Ventura, California-based Patagonia didn’t mince words in its reaction to Donald Trump’s announcement the government would reduce the size of Bears Ears National Monument and Grand Staircase-Escalante, two large parks located in Utah. Visitors to patagonia.com were greeted with a message that read in stark white letters against a black background “The president stole your land.”
Underneath, additional copy read, “In an illegal move, the president just reduced the size of Bears Ears and Grand Staircase-Escalante National Monuments. This is the largest elimination of protected land in American history.” Along with the messages, Patagonia provides steps for visitors to take action against the move.
The changes proposed by the government would cut Bears Ears National Monument protection by 1.1 million acres or 85 percent and Grand Staircase-Escalante would be reduced by more than 800,00 acres or 46 percent.
According to the Washington Post, a coalition of ten conservation groups, the Natural Resources Defense Council, the Sierra Club and the Grand Canyon Trust, already have filed a lawsuit against Trump along with interior secretary Ryan Zinke and bureau of land management director Brian Steed through the nonprofit environmental law organization Earthjustice. The suit claims Trump cannot legally revoke the land’s monument status.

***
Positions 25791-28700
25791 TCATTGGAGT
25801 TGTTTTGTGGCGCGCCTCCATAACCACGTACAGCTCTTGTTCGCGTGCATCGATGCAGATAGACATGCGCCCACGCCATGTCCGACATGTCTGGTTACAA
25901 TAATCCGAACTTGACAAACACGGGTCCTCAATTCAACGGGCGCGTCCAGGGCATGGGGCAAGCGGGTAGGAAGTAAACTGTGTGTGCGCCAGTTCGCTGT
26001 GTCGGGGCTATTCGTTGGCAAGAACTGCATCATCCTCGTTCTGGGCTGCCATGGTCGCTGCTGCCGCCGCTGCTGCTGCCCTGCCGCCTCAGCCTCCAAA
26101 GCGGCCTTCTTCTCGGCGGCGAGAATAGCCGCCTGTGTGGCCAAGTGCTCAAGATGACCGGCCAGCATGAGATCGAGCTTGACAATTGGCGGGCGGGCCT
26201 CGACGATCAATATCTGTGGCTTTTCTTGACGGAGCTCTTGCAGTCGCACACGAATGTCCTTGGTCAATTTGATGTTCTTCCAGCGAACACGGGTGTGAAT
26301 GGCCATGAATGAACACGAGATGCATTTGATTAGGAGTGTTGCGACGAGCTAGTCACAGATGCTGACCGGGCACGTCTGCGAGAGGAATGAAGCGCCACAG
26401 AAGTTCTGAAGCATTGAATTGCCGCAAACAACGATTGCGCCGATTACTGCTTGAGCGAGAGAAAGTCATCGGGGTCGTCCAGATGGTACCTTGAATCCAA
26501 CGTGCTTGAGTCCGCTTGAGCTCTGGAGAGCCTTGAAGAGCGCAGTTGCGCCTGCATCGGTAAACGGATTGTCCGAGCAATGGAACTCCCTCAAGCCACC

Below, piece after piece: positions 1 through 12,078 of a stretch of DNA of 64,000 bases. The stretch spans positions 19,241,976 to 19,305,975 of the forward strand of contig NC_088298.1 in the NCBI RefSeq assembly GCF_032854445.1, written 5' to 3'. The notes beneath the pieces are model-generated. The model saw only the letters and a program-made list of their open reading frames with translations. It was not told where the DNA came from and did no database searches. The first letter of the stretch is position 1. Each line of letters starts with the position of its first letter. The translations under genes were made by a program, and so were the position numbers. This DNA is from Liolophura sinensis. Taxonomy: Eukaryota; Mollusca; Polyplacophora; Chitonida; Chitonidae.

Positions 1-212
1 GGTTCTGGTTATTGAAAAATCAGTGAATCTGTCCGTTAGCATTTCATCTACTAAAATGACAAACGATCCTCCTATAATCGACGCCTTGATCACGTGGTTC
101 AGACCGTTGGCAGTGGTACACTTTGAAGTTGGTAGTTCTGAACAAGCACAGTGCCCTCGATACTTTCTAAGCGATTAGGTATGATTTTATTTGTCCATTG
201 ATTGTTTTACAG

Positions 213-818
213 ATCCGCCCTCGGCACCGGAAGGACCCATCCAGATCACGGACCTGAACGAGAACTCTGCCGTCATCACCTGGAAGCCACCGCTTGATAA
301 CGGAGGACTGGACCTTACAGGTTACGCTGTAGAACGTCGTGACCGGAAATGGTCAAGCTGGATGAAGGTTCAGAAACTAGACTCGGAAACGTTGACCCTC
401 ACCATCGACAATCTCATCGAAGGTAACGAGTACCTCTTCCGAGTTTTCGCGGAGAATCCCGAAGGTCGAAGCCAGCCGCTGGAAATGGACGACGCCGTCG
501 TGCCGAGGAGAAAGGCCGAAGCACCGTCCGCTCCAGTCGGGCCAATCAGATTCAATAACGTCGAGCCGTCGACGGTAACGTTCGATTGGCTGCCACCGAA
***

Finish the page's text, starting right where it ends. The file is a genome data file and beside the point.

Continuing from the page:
Push back also came from a coalition of five tribes, Hopi, Navajo Nation, Pueblo of Zuni, Ute Mountain Ute Tribe and Ute Indian, for whom some of the lands are viewed as sacred.
Patagonia founder Yvon Chouinard told CNN he too plans to sue the president.
“I’m going to sue him,” Chouinard said. “It seems the only thing this administration understands is lawsuits. I think it’s a shame that only 4% of American lands are national parks. Costa Rica’s got 10%. Chile will now have way more parks than we have. We need more, not less. This government is evil and I’m not going to sit back and let evil win.”
The move was viewed as a favor returned to fervent Trump supporter Utah Senator Orrin G. Hatch, who has argued the amount of protected land in his home state is too vast and limits the state’s potential for economic growth.